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3 Atlanta Hotel Guests Sick With Legionnaires’ Disease

“About one in 10 people who get sick from Legionnaires' disease will die,” according to a recent federal report.


According to health officials, three guests who stayed at prominent Atlanta Hotel have been infected with Legionnaires’ disease, which has prompted an official investigation of the hotel on Monday.

On Tuesday, the directors of communications at Georgia Department of Public Health, Nancy Nydam, said, “Based on epidemiological evidence we have an outbreak among people who stayed at the [Sheraton Atlanta] during the same time period.”

Legionnaires’ disease is contagious and a serious form of pneumonia.

The guests complained of respiratory problems and were later diagnosed with Legionnaires’ disease. They had attended a convention at the hotel a couple of weeks ago.

The pathogenic bacterium that has caused Legionnaires’ disease has not yet been confirmed at the hotel, citing officials to hire outside experts to conduct testing.

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Nydam said, “The hotel has voluntarily shuttered its doors until the source of infection is found and remediation is complete More than 400 guests have been relocated to nearby hotels.”

According to a recent federal report, “About one in 10 people who get sick from Legionnaires’ disease will die.”

In the United States alone, the disease infects approximately 10,000 to 18,000 people each year. People catch the infection by breathing in mist or accidentally swallowing water into the lungs containing the bacteria, causing the lung infection. The CDC said Legionnaires’ could be treated with antibiotics.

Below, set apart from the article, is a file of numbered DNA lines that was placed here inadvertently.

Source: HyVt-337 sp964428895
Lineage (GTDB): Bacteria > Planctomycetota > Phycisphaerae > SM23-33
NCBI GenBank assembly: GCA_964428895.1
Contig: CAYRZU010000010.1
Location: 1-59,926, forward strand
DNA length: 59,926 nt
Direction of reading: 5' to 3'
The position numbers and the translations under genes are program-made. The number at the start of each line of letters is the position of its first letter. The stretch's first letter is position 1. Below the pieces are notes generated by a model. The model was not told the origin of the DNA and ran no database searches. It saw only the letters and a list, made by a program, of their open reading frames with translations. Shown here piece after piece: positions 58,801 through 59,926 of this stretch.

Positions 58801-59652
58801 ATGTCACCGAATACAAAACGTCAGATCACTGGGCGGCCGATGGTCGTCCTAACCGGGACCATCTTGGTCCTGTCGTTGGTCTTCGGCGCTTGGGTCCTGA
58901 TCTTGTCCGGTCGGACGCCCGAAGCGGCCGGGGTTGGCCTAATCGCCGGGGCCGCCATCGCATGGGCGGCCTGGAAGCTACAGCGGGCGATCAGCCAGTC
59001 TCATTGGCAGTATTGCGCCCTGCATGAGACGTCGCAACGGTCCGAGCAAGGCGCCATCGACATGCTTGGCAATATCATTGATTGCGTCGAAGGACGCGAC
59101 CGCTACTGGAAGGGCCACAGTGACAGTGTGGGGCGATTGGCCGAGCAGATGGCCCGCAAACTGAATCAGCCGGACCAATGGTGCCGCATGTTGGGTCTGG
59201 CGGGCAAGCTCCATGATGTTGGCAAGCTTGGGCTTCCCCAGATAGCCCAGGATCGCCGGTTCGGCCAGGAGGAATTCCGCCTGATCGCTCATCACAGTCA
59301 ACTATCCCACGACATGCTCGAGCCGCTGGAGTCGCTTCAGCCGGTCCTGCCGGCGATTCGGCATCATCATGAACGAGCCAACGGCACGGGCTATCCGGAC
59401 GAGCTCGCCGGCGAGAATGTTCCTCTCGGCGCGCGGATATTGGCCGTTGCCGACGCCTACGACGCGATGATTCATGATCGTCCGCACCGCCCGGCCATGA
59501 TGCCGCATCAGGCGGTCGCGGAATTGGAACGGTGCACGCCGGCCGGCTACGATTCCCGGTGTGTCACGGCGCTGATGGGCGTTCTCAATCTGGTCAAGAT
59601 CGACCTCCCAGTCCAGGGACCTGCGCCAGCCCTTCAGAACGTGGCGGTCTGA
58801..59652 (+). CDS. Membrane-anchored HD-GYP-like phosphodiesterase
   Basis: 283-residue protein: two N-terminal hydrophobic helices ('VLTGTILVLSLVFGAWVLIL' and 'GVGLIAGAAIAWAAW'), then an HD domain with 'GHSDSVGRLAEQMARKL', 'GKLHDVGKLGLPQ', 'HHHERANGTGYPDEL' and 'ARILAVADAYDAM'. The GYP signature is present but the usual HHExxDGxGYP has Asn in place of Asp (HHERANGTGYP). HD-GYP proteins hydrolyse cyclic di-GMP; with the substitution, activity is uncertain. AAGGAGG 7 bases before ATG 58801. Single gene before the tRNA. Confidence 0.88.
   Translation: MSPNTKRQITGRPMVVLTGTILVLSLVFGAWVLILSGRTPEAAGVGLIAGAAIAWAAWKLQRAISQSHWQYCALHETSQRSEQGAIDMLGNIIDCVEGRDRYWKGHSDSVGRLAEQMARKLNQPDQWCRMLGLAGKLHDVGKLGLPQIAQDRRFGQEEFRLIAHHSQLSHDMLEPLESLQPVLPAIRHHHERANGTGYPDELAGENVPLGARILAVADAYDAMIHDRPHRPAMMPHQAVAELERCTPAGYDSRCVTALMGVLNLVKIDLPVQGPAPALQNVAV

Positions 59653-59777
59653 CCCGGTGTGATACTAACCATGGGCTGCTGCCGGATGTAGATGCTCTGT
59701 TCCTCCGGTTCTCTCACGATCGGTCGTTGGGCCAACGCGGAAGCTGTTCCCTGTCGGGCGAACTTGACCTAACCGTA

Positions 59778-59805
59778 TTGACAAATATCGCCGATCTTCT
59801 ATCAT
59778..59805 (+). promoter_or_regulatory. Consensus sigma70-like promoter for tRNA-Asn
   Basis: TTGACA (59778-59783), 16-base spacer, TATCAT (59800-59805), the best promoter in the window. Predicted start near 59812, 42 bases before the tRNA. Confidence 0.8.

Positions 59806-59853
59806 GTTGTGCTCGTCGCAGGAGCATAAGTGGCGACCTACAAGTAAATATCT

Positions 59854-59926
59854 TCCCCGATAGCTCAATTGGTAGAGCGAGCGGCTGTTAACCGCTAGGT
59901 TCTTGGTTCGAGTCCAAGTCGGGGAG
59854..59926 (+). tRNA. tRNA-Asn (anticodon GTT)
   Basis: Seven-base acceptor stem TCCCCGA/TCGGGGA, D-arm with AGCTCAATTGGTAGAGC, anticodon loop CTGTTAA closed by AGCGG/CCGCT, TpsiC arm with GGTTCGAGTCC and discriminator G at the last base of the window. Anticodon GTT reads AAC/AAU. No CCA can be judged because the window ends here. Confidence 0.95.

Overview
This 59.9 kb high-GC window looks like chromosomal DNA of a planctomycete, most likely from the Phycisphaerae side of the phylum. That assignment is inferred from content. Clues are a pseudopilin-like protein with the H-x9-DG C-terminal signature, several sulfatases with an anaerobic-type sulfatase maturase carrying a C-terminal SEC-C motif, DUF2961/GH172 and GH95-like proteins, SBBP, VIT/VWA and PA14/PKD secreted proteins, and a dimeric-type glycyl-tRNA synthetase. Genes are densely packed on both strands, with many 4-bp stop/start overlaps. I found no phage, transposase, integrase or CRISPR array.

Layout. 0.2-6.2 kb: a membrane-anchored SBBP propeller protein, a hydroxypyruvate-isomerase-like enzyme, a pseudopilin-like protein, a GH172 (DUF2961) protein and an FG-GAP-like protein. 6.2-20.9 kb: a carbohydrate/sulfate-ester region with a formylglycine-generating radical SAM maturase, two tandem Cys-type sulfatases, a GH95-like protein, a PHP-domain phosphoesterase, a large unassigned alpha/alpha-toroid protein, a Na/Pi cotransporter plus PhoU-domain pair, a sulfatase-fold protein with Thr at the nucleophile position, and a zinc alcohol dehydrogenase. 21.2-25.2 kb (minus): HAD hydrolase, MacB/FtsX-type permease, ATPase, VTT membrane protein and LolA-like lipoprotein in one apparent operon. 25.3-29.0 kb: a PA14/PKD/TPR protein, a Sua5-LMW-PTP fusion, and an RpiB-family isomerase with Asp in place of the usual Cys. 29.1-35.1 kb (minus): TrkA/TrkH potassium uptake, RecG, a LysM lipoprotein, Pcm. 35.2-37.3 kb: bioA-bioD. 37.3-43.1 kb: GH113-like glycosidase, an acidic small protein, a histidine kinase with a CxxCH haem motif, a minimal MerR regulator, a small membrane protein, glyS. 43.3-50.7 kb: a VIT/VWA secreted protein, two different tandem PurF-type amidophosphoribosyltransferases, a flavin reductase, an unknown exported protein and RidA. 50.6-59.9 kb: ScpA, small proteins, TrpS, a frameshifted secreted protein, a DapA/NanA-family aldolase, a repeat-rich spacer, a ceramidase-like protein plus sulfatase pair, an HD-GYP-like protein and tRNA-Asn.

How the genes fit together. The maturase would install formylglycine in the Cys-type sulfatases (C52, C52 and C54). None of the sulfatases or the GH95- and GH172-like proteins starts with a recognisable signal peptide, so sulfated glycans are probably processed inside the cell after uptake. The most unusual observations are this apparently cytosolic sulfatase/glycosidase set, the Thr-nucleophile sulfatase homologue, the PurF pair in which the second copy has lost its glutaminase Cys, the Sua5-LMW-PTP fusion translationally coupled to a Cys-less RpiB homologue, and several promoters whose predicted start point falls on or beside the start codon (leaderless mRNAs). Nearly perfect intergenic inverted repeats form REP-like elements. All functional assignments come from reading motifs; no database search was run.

The hotel has been working with the state health department, Fulton County Board of Health and environmental specialists to conduct tests for the bacteria.

“This is the typical way these situations as handled since the assessment and testing can be complicated. The state health department plus Fulton County Board of Health epidemiologists and environmental health staff will work with them on the next steps in the investigation (technical assessment, sampling plan and submission),” said Nydam.

Patients with Legionnaires’ feel tired and weak. Other common signs and symptoms include coughing, nausea, vomiting, diarrhea, headaches, muscle aches, chest pain, and breathlessness.

According to, Legionnaires’ is described as a severe, often lethal, form of pneumonia, which needs treatment in an intensive care unit. Cherie Drenzek, State Epidemiologist, told WSB, “Past outbreaks have been associated with showerheads, hot tubs, perhaps even decorative fountains. Drenzek added, “Sheraton is also working on the filtration system in the hotel’s swimming pool.”